Record numbers of Spaniards living outside of Spain’s borders

Conor Faulkner
Conor Faulkner - [email protected]
Record numbers of Spaniards living outside of Spain’s borders
Photo: Gregory/Pexels.

Spain has long been a dream destination for foreigners looking to start a new life, but Spaniards are themselves living abroad in record numbers and the vast majority are of working age.


The number of Spaniards living abroad continues to rise, reaching a record level of almost three million people in 2023. In total there are 2,908,649 Spaniards living outside Spain, the highest figure since records began. This is according to data collected for the Padrón de Españoles Residentes en el Extranjero (PERE) by Spain’s National Statistics Institute (INE).

Since the database was started in 2009, the number of Spaniards living abroad has increased by a staggering 97 percent, meaning that around 1.5 million Spaniards have left the country in that time.

However, less than a third of Spanish nationals living abroad were actually born in Spain (855,303 people) whereas well over half (1,706,529 people) were born in their current country of residence, the majority of them in Latin America.

READ ALSO: Foreigners account for almost 100% of Spain's population increase

By continent, 58.7 percent are resident in the Americas, 37.7 percent in Europe, and just 3.6 percent around the rest of the world, although the largest increases in 2023 in relative terms were in Asia (7.9 percent) and Africa (4.8 percent).

In terms of age breakdown, the results are unsurprising. Just 15 percent of Spaniards living abroad are under 16.

62 percent are of working age, that is to say, between the ages of 16-64, and 22 percent are over 65.


By continent, 58.7 percent of those registered were resident in the Americas, 37.7 percent in Europe and 3.6 percent around the rest of the world.

By country, the highest number of Spanish nationals live in Argentina (482,176), France (310,072) and the United States (206,278). However, Mexico is the country that has experienced the greatest increase, with a total of 15,918 Spaniards registered in the last year alone.

This is no coincidence, as Spain’s Democratic Memory Law established the Grandchildren’s Law (Ley de Nietos), which opened up citizenship routes to descendants of victims of the Spanish Civil War and the subsequent dictatorship and potentially grants citizenship hundreds of thousands of people around Latin America.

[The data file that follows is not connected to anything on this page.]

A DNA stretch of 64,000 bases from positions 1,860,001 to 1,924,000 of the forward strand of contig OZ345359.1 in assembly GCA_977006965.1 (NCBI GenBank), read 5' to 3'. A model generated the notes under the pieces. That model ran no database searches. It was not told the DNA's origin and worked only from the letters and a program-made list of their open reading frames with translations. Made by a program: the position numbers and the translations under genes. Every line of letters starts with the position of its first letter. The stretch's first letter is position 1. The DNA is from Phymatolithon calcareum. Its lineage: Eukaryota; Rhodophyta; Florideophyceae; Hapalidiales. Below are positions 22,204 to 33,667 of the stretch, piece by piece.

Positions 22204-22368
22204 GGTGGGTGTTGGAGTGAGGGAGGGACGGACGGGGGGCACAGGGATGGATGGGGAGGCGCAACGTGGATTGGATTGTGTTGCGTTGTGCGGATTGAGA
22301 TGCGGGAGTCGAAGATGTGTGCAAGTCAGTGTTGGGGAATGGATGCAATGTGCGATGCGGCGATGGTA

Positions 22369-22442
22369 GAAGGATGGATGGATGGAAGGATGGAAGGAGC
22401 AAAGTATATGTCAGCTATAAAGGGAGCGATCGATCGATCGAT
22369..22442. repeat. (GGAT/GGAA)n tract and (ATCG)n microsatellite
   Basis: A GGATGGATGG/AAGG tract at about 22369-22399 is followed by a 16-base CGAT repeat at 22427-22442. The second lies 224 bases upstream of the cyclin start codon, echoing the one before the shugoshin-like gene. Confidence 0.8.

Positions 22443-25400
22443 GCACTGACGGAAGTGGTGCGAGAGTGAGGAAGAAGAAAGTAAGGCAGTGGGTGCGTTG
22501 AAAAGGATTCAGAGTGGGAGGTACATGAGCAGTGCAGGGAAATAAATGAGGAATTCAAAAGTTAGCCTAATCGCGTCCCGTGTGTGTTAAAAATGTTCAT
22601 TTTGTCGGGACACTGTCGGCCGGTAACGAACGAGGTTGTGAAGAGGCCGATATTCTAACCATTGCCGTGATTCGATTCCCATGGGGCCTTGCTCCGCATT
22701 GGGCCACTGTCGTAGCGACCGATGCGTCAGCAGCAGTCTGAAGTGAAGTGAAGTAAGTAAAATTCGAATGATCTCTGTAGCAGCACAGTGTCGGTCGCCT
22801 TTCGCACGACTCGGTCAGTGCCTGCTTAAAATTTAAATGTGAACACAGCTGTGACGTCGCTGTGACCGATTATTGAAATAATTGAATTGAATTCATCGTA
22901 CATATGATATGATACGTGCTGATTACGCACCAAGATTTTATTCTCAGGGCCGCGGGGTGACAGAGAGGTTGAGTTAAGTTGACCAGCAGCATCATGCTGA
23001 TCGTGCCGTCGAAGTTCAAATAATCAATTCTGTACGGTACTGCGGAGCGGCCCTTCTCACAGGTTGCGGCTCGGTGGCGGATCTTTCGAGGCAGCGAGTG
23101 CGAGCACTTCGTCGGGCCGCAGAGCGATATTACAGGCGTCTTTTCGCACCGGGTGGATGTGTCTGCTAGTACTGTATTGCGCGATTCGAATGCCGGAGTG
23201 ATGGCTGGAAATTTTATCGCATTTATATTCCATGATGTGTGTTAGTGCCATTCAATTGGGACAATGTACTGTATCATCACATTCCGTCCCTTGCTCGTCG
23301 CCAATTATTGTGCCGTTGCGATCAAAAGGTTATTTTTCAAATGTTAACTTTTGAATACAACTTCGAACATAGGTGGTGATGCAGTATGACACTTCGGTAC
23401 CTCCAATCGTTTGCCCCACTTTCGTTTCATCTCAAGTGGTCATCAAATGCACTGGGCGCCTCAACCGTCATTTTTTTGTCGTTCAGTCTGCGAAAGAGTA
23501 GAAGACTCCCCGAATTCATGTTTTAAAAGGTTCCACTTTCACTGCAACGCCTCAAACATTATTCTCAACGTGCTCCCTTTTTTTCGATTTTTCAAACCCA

READ ALSO: Spain's new 'grandchildren' citizenship law: What you need to know


The ‘brain drain’

With rising housing costs and consistently poor job prospects for younger, educated Spaniards, the INE data confirms the long-established ‘brain drain’ affecting the Spanish labour market and economy more broadly. The issue has become significant enough that the Ministry of Social Security recently outlined plans for a strategic plan to try and entice Spaniards living abroad back to the country.

With almost 1.7 million Spaniards of working age abroad, the Ministry plans to try and tempt them back by increasing the budgets for aid given to returnees, and will place a special emphasis on health and educational professionals, as well those working in the social and cultural sectors.

On a regional basis, the parts of Spain where the most people are leaving are Galicia, Madrid, Catalonia, Andalusia and the Canary Islands.

A recent study by BBVA and the Valencian Institute of Economic Research (IVIE) estimated the impact of the loss of Spain's educated workforce, concluding that the roughly 400,000 Spaniards with higher education qualifications who left the country in 2022 represented a loss of wealth equivalent to 1 percent of the total value of the labour force available to the Spanish economy.


Join the conversation in our comments section below. Share your own views and experience and if you have a question or suggestion for our journalists then email us at [email protected].
Please keep comments civil, constructive and on topic – and make sure to read our terms of use before getting involved.

Please log in to leave a comment.

See Also